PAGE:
try {

double price = Double.valueOf(args).doubleValue();
double salestax = price * 0.0825;

System.out.println("Sales tax is " + salestax);
}
catch (NumberFormatException e) {
System.err.println("Usage: java salestax price" );
}
catch (ArrayIndexOutOfBoundsException e) {
System.err.println("Usage: java salestax price" );
}
catch (Exception e) {
System.err.println(e);
}

}

}
``````
2. Modify the sales tax program to accept an arbitrary number of prices, total them, calculate the sales tax and print the total amount.

``````class salestax {

public static void main (String[] args) {

double total = 0;
double price;

int i = 0;
while (i < args.length) {
price = Double.valueOf(args[i]).doubleValue();
total = total + price;
i = i + 1;
}
double salestax = total * 0.0825;
System.out.println("Sales tax is " + salestax);

}

}
``````
3. Write a program that reads two numbers from the command line, the number of hours worked by an employee and their base pay rate. Then output the total pay due.

``````class payday {

public static void main (String[] args) {

double hours = Double.valueOf(args).doubleValue();
double rate = Double.valueOf(args).doubleValue();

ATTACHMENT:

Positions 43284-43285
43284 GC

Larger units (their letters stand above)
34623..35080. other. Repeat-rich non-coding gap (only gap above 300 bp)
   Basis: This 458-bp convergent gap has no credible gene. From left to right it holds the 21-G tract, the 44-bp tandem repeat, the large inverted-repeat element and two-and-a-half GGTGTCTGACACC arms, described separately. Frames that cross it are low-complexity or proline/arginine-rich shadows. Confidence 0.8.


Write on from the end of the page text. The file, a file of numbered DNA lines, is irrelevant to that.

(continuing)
double pay = rate * hours;

System.out.println("The paycheck is " + pay + " dollars.");

}

}
``````
4. Modify the previous program to meet the U.S. Dept. of Labor's requirement for time and a half pay for hours over forty worked in a given week.

``````class payday {

public static void main (String[] args) {

double hours = Double.valueOf(args).doubleValue();
double rate = Double.valueOf(args).doubleValue();
double pay;

if (hours > 40) {
pay = rate * 40 + 1.5 * rate * (hours - 40);
}
else {
pay = rate * hours;
}

System.out.println("The paycheck is " + pay + " dollars.");

}

}
``````
5. Add warning messages to the payroll program if the pay rate is less than the minimum wage (\$4.35 an hour as of mid-1996) or if the employee worked more than the number of hours in a week.